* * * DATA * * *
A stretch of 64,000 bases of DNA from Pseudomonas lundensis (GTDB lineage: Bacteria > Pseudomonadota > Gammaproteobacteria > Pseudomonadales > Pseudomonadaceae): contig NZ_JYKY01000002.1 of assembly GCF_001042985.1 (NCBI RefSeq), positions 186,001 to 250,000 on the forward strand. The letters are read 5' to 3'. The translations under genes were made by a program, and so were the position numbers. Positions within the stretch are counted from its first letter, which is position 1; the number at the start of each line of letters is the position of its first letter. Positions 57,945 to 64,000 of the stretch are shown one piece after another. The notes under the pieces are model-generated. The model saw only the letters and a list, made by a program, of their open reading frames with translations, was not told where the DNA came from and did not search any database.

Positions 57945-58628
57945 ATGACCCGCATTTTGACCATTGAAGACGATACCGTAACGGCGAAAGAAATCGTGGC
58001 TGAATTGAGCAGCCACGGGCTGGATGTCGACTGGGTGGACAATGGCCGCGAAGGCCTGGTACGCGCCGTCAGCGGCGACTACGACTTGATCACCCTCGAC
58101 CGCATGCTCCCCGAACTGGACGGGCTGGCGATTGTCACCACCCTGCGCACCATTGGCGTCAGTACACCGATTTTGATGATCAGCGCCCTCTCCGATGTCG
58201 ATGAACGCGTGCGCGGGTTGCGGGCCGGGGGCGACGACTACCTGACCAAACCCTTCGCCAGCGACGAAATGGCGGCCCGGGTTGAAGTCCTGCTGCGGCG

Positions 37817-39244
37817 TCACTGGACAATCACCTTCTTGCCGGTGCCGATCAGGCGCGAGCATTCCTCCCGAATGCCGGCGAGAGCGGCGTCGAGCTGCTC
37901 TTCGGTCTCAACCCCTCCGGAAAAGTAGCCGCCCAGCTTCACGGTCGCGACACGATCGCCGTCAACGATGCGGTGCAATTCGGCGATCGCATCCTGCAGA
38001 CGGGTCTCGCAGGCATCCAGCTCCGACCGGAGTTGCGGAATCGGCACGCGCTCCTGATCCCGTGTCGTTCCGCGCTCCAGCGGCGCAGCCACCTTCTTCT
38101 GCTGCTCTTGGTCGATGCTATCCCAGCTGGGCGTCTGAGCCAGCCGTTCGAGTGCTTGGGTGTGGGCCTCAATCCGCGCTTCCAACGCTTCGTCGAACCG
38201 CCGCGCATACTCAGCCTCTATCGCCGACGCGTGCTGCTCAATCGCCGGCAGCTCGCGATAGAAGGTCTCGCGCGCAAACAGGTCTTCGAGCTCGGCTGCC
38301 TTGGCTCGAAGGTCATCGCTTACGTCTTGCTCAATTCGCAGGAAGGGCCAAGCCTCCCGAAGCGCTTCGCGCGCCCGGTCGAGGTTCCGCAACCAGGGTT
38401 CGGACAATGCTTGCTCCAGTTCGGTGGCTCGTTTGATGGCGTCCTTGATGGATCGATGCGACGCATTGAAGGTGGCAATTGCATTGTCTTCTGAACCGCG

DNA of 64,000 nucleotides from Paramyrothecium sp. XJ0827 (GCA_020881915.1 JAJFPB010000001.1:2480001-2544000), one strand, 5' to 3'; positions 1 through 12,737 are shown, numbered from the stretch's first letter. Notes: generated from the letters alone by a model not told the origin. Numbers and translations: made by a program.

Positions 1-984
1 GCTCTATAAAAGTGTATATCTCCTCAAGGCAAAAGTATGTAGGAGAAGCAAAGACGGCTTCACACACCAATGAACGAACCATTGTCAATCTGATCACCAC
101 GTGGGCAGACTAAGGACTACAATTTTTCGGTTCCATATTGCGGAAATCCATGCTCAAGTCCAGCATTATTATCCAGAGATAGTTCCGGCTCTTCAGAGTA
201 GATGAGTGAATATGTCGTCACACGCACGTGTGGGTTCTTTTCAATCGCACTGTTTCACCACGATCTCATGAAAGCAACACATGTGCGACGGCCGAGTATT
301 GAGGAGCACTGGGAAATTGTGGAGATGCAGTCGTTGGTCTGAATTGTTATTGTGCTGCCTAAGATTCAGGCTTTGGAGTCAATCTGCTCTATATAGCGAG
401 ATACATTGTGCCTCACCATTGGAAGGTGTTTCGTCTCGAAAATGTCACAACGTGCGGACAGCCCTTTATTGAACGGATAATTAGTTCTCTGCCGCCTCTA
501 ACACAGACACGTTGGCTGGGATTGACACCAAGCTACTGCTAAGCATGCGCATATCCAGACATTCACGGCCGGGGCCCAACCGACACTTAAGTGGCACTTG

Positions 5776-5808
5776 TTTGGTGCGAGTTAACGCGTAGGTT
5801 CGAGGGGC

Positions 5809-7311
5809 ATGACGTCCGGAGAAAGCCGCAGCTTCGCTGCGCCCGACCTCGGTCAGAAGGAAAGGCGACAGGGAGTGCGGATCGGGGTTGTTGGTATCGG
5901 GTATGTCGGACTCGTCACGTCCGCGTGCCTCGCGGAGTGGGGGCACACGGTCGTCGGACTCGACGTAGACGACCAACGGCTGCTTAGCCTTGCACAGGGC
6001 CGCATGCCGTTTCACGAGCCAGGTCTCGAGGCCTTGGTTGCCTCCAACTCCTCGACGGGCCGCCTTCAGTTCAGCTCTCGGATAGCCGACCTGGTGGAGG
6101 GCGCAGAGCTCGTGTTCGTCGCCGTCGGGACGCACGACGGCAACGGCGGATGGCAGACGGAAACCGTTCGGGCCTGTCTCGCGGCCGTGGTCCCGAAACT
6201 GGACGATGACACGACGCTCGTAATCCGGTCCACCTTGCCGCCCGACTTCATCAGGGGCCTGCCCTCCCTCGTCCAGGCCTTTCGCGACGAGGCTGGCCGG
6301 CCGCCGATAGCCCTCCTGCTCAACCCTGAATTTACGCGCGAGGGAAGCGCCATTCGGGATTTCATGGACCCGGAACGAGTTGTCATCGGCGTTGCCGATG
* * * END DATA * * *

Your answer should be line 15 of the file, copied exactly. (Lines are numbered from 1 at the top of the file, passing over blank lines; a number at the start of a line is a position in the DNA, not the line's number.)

DNA of 64,000 nucleotides from Paramyrothecium sp. XJ0827 (GCA_020881915.1 JAJFPB010000001.1:2480001-2544000), one strand, 5' to 3'; positions 1 through 12,737 are shown, numbered from the stretch's first letter. Notes: generated from the letters alone by a model not told the origin. Numbers and translations: made by a program.